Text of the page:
I did as suggested, and after a brief conversation with his friend, their company's hiring manager sent me a screenplay to provide coverage on to see if I'd be a good fit. Thankfully, they loved it, and three weeks later, I was on a flight to LA to assume my role as a creative development intern for a production company called Free Association.
My day-to-day in that role was varied. I worked primarily as a "reader," which meant that I was handed anywhere from 2-5 scripts or a novel to read and write coverage on each day. I also participated in creative meetings, critiqued projects in development, reviewed rough cuts of the company's recently filmed television series, and did traditional intern work like making coffee, cleaning the office kitchen, and collecting lunch orders. The office also had a ping-pong table, and I spent many afternoons working my way from horrible to mediocre beneath the embrace of the SoCal sun.
This experience was an invaluable crash course in the entertainment industry, especially because I came in a bit underprepared. All of the other interns were film school students who had years of experience, but I adapted quickly and relied on the writing and analytical skills I'd developed at Hamilton to guide me. Throughout that summer, I fell even deeper in love with the idea of trying to forge a career in this industry.
Getting real work experience in film
I returned to Hamilton for my senior year, and while writing my thesis and finishing out my college experience, I continued cultivating skills that I thought might give me an upper hand in the post-grad job search. Thankfully, it worked. After graduating in May of 2018, I secured a job as a writer's assistant/creative development associate for a New York production company called Richards Films following a particularly unorthodox interview process.
After a brief phone call with the hiring manager, I met with the company's CEO, Dick Richards, for a formal interview. We spent nearly an hour just talking about movies. Then, right before the interview ended, he gave me an assignment. He asked me to write a 75-page screenplay in 48 hours. The only requirements were that it had to be set in New York City, and the final image had to be of a door closing.
Thankfully, spending four years at a liberal arts college that promoted writing-intensive courses had taught me a thing or two about writing on a deadline, so I was able to barrel through the nerves and put together a somewhat intelligible screenplay within that 48-hour window. I submitted it, spent an entire afternoon incessantly refreshing my email, and received an offer that evening.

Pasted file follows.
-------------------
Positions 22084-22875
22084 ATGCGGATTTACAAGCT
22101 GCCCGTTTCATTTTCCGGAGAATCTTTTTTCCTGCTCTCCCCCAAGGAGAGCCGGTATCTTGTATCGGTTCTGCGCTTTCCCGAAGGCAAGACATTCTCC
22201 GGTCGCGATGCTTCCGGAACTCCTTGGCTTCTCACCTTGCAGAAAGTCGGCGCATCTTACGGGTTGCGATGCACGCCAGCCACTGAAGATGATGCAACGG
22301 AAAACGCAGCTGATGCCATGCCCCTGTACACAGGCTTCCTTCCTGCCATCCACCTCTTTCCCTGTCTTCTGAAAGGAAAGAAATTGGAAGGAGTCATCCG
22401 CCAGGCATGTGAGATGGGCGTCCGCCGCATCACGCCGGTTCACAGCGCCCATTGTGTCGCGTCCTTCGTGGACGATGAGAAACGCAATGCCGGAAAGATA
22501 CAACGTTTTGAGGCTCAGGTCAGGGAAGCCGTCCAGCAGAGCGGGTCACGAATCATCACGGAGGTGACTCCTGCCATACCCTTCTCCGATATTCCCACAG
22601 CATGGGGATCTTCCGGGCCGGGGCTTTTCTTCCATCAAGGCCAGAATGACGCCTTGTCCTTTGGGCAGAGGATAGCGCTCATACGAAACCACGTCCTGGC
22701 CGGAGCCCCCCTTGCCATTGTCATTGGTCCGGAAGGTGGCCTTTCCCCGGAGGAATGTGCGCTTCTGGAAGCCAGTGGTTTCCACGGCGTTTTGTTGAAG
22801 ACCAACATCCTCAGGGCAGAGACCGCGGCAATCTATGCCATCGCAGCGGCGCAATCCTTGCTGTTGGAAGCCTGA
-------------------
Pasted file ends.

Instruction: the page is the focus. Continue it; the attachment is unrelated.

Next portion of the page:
Over two-plus years in that role, I identified stories for development, assisted our CEO in adapting an original play of his for film, and worked closely alongside a variety of writers in a creative capacity on film and television projects.
Take a chance
My adventures in the screen trade, though somewhat incidental, are primarily attributable to the flexibility that Hamilton's open curriculum provided. Suppose I'd chosen another university with more stringent course requirements, I might have never taken a course like Classics on Film, and I wouldn't have learned how deeply passionate I am about telling cinematic stories.
If my experience speaks to anything, it's the importance of using your time at college to experiment with different interests. Perhaps you're a math major harboring a hidden passion for photography; go ahead and take that intro-level photography course! Or maybe you're a computer science major who loves art history; who's to say you can't find a way to modernize virtual gallery tours? College presents the perfect opportunity to explore different fields, combine passions, and discover what you love.
There's no reason why you can't also turn a hobby into a career. You just need to be bold enough to take a chance on yourself!